5. Apparatus according to claim 4 in which said elements comprising said conductor member are mounted for longitudinal movement relative to each other.

6. Apparatus according to claim 4 in which said conductor member elements have interlocking surfaces to hold the same against relative lateral movement.

7. Apparatus for welding a plurality of channel section fin members longitudinally along the inside surface of a tube comprising a pair of oppositely disposed electrode rolls adapted to engage the exterior of the tube on diametrically opposite sides thereof with the rolls lying in a plane parallel to the axis of the tube, an elongated conductor member adapted to slide longitudinally within said tubular member and lie on a diameter thereof in the plane of said electrode rolls, said conductor member having narrow edges adapted to be disposed Within said channel section fin members and to engage the bases of said channel section fin members along the lines of the intended welds and to hold said channel section fin members in engagement with the interior of the tube, said conductor member having a width which when added to the thickness of the bases of said channel section fin members slightly exceeds the internal diameter of said tube thereby distorting said tube outwardly from its normal shape along said diameter while permitting said tube to deflect inwardly along other diameters and thereby holding said channel section fin members in position for welding by the passage of welding current between said electrodes and through the walls of the tube, the bases of said channel section fin members and said conductor member.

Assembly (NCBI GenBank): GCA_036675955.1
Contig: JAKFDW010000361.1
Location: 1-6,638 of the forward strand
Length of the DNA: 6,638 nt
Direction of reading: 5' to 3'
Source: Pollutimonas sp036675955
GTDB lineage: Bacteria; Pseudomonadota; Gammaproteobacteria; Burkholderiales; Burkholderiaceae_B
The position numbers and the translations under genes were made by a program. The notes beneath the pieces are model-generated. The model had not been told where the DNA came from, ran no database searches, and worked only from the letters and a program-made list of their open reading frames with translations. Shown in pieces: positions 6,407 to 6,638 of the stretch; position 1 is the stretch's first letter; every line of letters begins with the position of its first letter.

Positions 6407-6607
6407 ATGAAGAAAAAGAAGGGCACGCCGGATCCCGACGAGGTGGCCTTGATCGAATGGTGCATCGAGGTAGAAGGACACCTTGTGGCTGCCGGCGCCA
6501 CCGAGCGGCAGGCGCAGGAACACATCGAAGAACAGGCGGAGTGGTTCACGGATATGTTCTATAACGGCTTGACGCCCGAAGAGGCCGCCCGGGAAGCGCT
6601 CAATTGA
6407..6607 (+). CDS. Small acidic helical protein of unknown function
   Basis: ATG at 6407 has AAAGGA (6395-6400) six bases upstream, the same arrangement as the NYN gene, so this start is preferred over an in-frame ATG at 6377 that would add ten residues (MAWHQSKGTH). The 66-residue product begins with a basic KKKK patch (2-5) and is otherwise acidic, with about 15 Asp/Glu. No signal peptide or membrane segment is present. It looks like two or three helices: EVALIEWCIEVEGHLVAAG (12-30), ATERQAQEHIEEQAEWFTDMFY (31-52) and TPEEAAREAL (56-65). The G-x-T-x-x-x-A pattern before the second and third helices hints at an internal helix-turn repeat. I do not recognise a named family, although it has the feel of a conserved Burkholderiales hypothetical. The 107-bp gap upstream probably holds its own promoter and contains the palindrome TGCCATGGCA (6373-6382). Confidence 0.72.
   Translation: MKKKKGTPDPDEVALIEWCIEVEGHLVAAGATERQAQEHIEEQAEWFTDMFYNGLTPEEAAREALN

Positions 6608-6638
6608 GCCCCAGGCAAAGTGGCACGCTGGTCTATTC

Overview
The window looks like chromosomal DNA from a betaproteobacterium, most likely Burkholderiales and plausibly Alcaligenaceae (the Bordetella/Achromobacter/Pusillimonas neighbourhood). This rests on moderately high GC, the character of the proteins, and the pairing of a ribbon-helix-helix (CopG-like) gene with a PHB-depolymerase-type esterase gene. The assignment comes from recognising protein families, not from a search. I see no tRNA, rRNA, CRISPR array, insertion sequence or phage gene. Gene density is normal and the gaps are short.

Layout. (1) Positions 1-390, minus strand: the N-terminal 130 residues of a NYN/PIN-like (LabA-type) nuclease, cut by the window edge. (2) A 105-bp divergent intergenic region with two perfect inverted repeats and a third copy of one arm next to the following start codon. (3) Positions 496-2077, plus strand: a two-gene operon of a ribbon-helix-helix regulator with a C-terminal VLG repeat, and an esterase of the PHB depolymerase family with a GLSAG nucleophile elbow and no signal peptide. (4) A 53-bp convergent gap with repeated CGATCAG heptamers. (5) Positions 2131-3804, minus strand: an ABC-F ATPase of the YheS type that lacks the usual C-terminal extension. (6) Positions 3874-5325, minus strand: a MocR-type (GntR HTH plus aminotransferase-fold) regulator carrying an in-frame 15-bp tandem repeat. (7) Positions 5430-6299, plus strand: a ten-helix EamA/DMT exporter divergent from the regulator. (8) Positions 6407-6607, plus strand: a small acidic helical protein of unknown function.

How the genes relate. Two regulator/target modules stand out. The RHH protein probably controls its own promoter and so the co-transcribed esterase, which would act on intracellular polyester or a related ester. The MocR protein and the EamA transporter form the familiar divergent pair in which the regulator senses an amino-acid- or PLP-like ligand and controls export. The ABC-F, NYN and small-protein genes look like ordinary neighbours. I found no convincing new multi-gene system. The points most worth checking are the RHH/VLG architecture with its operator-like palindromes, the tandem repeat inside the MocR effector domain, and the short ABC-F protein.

JOHN W. BROWN, JR.

REFERENCES CITED The following references are of record in the file of this patent:

UNITED STATES PATENTS Number Name Date 1,096,506 Haskin May 12, 1914 1,564,892 Phelps Dec. 8, 1925 1,995,368 Sunnen Mar. 26, 1935 2,057,017 De Ganahl Oct. 13, 1936

Patent Citations
Cited PatentFiling datePublication dateApplicantTitle
US1096506 *Sep 20, 1913May 12, 1914Walter E HaskinElectric welding apparatus.
US1564892 *Jan 2, 1925Dec 8, 1925Thomas E MurrayElectric welding apparatus
US1995368 *May 15, 1933Mar 26, 1935Joseph SunnenMethod of fabricating structural members
US2057017 *May 13, 1933Oct 13, 1936Fleetwings IncSpot welding members onto metallic tubes
Referenced by
Citing PatentFiling datePublication dateApplicantTitle
US2826672 *Feb 16, 1955Mar 11, 1958Brown Fintube CoMethod of welding fins to tubes
US2965744 *Feb 27, 1958Dec 20, 1960Ferdinand BusseMethod of and apparatus for producing a finned tube
US3187415 *Mar 29, 1961Jun 8, 1965Gunter SchollProcess for manufacturing heat exchangers
US3600548 *Jul 9, 1970Aug 17, 1971Bock CorpResistance welding apparatus
US4031602 *Sep 14, 1976Jun 28, 1977Uop Inc.Method of making heat transfer tube
US4239953 *Nov 16, 1978Dec 16, 1980Bock CorporationResistance welding apparatus
US4761532 *Sep 30, 1987Aug 2, 1988Bock CorporationResistance welding apparatus
US4835358 *Apr 11, 1986May 30, 1989Italtel Tecnomeccanica S.P.A.Method and apparatus for soldering a platelike body
US6286465Apr 28, 2000Sep 11, 2001Aos Holding CompanyWater heater flue system
US6422179Feb 28, 2001Jul 23, 2002Aos Holding CompanyWater heater flue system
Classifications
U.S. Classification219/81, 219/61.1, 219/107, 29/890.49
International ClassificationB23K11/00, B21C37/15, B21C37/22
Cooperative ClassificationB23K11/0046, B21C37/225
European ClassificationB21C37/22B, B23K11/00F6B